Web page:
By Matthew Breen
Möbel Olfe bar in Kreuzberg
Berlin’s divisions inform its many modern dualities. The city is the center of government and mass culture, and the center of protest and counterculture. Though the infrastructure is in flux (the new Brandenburg airport has gone well past its expected completion date of 2010), it’s still easy to get around, and a very visitor-friendly city. Unemployment is very high by national standards, yet the cultural offerings that have arisen from the craft of otherwise unemployed creative people—from all-hours clubs to impromptu art exhibits in warren-like alleyways and courtyards—have become a major draw for tourists, and economic engines in their own right. Buildings that had been abandoned for many years are now in quasi-sanctioned temporary use, so the party calendar and map shifts regularly, giving eternal novelty to many of Berlin’s cultural offerings.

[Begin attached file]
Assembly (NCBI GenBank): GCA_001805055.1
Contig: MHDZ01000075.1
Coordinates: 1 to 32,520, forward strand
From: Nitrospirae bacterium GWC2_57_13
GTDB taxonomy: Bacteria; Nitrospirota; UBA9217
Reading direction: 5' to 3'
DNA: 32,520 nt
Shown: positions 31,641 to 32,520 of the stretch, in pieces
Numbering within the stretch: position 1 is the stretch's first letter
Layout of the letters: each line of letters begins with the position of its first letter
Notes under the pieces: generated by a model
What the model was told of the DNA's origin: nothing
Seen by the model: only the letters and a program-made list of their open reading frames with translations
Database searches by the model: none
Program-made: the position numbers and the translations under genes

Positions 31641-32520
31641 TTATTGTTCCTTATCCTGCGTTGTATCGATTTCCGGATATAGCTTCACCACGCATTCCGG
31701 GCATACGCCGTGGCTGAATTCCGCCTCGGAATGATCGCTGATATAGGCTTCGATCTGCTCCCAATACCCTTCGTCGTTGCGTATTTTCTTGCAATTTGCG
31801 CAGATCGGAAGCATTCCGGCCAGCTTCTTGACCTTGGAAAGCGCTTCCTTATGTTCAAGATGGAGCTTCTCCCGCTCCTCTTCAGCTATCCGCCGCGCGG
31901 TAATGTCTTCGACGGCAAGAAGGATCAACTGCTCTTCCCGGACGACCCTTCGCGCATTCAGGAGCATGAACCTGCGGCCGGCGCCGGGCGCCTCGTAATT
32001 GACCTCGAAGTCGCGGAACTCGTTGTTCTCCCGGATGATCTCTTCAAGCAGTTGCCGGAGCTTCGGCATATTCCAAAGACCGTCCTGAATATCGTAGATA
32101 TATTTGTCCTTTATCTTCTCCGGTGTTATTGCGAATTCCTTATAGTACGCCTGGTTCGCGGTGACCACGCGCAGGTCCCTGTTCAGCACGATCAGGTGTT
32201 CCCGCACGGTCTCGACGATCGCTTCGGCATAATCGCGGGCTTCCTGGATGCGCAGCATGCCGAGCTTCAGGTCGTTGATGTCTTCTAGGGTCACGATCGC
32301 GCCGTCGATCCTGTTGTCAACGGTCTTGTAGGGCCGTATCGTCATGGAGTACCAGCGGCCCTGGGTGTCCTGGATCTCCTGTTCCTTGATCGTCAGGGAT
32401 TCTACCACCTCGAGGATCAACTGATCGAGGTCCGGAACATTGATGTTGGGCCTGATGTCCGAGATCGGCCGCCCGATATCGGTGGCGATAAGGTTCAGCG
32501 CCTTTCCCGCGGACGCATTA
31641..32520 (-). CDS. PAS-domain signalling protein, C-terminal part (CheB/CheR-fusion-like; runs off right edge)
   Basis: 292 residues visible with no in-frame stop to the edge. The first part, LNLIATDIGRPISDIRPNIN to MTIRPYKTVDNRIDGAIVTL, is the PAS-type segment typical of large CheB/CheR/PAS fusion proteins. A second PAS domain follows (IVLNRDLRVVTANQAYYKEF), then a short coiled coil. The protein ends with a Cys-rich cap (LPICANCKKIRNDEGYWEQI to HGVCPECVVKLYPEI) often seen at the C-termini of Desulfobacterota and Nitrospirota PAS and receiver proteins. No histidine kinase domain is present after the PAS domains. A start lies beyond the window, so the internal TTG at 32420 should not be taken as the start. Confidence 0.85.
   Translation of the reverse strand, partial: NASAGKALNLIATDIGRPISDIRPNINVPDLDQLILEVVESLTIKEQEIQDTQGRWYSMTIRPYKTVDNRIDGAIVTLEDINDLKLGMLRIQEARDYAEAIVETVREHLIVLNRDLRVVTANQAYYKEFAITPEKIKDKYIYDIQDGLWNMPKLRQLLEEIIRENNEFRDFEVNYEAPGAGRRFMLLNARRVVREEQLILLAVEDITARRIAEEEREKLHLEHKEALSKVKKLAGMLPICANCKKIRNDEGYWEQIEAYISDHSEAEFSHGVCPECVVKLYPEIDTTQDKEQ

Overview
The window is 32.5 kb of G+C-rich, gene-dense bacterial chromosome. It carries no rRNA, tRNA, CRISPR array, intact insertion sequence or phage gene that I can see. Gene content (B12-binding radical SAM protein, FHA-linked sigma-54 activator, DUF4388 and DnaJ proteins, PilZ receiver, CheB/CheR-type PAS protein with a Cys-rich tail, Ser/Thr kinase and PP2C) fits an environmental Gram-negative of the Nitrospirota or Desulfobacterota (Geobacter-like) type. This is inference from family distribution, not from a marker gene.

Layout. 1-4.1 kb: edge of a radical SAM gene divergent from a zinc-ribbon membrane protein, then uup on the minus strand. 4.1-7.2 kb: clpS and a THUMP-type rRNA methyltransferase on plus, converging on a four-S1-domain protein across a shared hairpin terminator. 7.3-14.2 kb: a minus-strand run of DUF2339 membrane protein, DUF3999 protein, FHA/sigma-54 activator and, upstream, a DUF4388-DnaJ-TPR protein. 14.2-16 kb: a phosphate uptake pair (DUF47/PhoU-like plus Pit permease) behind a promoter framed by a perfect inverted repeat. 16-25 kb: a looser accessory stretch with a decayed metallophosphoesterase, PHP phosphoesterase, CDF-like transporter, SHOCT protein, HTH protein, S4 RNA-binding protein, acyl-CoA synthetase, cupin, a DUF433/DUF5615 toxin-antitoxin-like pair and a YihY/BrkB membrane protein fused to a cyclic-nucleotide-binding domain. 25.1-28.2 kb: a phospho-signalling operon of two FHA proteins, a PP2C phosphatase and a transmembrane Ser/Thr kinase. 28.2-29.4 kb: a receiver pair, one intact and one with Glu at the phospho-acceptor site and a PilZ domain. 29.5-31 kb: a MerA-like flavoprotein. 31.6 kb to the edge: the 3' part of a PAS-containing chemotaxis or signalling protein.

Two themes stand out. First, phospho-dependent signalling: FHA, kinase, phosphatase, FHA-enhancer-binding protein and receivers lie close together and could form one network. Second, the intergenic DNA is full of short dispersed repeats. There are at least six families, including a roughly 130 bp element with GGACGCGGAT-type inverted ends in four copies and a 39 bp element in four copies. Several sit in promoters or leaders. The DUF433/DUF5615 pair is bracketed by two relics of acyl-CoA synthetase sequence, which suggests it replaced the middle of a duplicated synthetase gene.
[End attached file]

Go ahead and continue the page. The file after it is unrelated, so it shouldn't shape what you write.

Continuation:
Taking any opportunity to enjoy warm weather, Germans gather at one of the outdoor bars facing the Spree River
Don’t speak German? Don’t worry. Long gone are the days when an American accent was remotely exotic. Americans have been living here in such great numbers for such a long time that we’re a dime a dozen, and a recent influx of Brooklynites has caused some to christen the city “Berlyn.”